Guide to Lifetime ISAs (LISAs)


Get up to £32k savings top up free - from the government


April 2017 saw the launch of the new Lifetime individual savings account (LISA), designed to help first-time buyers save a deposit to buy a property, or those who want to save for retirement, or both.

The LISA is available to anyone aged from 18 up to 40. You can save up to £4,000 into a LISA each year, either into stocks and shares or cash, and the government will boost any contributions you make by 25%. That means for every £4,000 you save, the government will top this up by another £1,000.

The bonus will be paid on any contributions annually in the 2017/18 tax year, and then monthly from April 2018. It is paid until you reach 50 years of age.

So, if you paid the maximum £4,000 a year into your account from the age of 18 up until you reached the age of 50, the government would top up your savings by a total of £32,000.

You can put your savings and the bonus towards a deposit on your first home, provided the property you are buying costs no more than £450,000.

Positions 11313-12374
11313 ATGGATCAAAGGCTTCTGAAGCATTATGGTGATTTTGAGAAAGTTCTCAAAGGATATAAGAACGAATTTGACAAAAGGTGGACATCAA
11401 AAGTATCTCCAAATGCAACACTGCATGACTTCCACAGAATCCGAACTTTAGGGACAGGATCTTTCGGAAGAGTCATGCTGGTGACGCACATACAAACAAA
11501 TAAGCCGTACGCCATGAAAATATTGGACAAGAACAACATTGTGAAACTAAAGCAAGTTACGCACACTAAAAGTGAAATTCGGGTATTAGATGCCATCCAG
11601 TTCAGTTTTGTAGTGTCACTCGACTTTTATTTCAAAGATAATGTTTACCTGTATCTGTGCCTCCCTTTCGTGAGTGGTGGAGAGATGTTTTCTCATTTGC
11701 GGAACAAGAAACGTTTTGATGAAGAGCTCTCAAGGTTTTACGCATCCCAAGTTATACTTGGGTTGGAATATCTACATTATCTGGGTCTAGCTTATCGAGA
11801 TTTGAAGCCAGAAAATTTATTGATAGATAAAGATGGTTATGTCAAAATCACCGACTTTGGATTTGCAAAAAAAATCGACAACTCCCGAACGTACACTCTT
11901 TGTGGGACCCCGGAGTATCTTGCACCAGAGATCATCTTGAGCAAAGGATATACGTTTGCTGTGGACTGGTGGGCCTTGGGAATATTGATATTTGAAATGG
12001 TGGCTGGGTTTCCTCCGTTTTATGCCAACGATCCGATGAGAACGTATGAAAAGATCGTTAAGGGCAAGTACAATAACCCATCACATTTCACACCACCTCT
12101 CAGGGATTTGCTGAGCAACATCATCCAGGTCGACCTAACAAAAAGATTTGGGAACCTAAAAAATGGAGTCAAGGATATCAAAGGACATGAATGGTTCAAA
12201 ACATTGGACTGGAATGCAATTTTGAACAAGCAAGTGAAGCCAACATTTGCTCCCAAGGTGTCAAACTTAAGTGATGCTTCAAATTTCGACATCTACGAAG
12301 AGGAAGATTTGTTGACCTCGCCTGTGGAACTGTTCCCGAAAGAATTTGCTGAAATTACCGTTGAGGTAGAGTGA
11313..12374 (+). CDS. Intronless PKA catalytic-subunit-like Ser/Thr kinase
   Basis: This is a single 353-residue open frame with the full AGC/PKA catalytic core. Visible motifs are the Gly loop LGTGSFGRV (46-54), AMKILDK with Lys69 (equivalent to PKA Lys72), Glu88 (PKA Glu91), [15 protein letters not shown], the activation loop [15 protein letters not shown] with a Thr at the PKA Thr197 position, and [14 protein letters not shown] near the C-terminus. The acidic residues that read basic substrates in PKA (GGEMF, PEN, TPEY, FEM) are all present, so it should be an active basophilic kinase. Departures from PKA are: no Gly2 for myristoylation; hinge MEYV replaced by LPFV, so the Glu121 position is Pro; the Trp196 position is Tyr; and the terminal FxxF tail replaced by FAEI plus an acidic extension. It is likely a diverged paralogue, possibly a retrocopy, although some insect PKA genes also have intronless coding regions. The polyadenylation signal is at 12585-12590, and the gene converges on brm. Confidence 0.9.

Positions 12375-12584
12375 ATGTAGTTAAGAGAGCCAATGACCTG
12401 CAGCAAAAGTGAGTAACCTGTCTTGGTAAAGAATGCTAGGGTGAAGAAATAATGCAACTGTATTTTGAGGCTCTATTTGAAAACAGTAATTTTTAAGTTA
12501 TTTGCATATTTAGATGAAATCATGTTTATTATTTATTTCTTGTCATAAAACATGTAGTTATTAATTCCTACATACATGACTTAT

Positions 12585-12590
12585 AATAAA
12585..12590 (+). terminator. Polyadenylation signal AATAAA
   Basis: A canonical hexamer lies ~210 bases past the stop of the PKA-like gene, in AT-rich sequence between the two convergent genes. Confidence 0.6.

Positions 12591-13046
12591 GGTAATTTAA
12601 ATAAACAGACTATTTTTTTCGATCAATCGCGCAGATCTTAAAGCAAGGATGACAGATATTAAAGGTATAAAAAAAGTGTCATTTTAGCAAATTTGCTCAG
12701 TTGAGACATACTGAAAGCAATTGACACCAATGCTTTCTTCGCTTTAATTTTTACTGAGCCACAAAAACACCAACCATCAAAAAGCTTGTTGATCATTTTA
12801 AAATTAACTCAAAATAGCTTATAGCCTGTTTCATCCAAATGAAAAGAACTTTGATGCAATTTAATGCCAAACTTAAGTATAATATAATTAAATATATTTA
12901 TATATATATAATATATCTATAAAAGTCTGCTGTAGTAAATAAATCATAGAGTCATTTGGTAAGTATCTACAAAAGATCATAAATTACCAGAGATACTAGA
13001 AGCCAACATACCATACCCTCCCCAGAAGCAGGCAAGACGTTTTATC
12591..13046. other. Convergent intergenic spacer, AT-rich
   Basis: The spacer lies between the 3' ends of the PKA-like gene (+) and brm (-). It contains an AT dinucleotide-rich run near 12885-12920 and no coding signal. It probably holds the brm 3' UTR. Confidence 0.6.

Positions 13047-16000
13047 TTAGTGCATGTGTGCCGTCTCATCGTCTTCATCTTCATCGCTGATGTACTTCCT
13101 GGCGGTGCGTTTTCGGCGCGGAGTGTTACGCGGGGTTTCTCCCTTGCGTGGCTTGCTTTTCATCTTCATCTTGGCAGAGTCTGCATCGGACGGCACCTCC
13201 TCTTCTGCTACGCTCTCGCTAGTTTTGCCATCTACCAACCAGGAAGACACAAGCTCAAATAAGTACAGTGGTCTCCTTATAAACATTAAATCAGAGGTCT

If you want to use your savings for retirement, you’ll be able to withdraw your savings tax-free after your 60th birthday. If you take your money out before this and don’t use it to buy your first property, you’ll have to repay 25% of the total, equating to the forfeit of the government bonus plus a 5% charge.

You can have one LISA per person, so if you’re buying a home with another first-time buyer, you can each open an account. Like other ISAs, all gains made from your LISA are free from both income and capital gains tax.

How LISAs compare to Help to Buy ISAs


The LISA is different from the Help to Buy ISA, which was launched in December 2015, also to help first-time buyers struggling to save a deposit.

Under Help to Buy ISA rules, first-time buyers aged 16 or over can save up to £1,200 in the first month, and then £200p.m. thereafter, and the government again tops up contributions by 25%. The maximum government bonus is £3,000, which you’d need to save £12,000 to get. The bonus is only available if you’re buying a property costing £250,000 or less outside London, or £450,000 or less if you are buying in the capital.

If you already have a Help to Buy ISA, you can transfer your savings into a LISA if you want to, or you can save into both types of account. However, if you do this, you’ll only be able to use the bonus from one of these accounts to buy a house.

It’s worth noting that you can withdraw cash from your Help to Buy ISA at any time to buy your first home, although you’ll need to have saved £1,600 before the minimum bonus of £400 could be claimed. However you must have had a Lifetime ISA open for at least a year before you can get any money out.
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